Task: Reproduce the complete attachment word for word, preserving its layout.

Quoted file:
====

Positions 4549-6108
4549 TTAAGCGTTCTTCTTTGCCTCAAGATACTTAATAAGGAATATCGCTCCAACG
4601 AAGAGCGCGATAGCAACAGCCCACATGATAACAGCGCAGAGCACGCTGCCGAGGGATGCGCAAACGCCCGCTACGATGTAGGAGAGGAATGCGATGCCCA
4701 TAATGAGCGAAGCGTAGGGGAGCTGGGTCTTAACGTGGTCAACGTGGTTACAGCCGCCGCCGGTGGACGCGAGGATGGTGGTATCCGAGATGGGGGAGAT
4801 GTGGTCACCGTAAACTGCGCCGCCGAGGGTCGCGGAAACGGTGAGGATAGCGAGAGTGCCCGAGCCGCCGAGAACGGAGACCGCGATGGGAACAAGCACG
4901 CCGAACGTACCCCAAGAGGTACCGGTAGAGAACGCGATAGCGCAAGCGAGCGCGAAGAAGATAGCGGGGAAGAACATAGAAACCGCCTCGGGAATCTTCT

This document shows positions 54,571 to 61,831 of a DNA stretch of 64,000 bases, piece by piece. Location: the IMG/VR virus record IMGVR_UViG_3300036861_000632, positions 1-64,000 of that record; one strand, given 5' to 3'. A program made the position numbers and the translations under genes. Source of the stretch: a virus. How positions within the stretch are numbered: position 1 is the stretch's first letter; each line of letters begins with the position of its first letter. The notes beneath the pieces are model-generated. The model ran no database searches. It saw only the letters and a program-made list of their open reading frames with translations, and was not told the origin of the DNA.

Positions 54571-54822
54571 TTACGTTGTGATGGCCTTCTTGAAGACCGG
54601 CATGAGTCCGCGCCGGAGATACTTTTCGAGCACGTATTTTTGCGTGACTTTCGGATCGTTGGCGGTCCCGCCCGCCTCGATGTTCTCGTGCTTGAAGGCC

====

Positions 4549-6108
4549 TTAAGCGTTCTTCTTTGCCTCAAGATACTTAATAAGGAATATCGCTCCAACG
4601 AAGAGCGCGATAGCAACAGCCCACATGATAACAGCGCAGAGCACGCTGCCGAGGGATGCGCAAACGCCCGCTACGATGTAGGAGAGGAATGCGATGCCCA
4701 TAATGAGCGAAGCGTAGGGGAGCTGGGTCTTAACGTGGTCAACGTGGTTACAGCCGCCGCCGGTGGACGCGAGGATGGTGGTATCCGAGATGGGGGAGAT
4801 GTGGTCACCGTAAACTGCGCCGCCGAGGGTCGCGGAAACGGTGAGGATAGCGAGAGTGCCCGAGCCGCCGAGAACGGAGACCGCGATGGGAACAAGCACG
4901 CCGAACGTACCCCAAGAGGTACCGGTAGAGAACGCGATAGCGCAAGCGAGCGCGAAGAAGATAGCGGGGAAGAACATAGAAACCGCCTCGGGAATCTTCT

This document shows positions 54,571 to 61,831 of a DNA stretch of 64,000 bases, piece by piece. Location: the IMG/VR virus record IMGVR_UViG_3300036861_000632, positions 1-64,000 of that record; one strand, given 5' to 3'. A program made the position numbers and the translations under genes. Source of the stretch: a virus. How positions within the stretch are numbered: position 1 is the stretch's first letter; each line of letters begins with the position of its first letter. The notes beneath the pieces are model-generated. The model ran no database searches. It saw only the letters and a program-made list of their open reading frames with translations, and was not told the origin of the DNA.

Positions 54571-54822
54571 TTACGTTGTGATGGCCTTCTTGAAGACCGG
54601 CATGAGTCCGCGCCGGAGATACTTTTCGAGCACGTATTTTTGCGTGACTTTCGGATCGTTGGCGGTCCCGCCCGCCTCGATGTTCTCGTGCTTGAAGGCC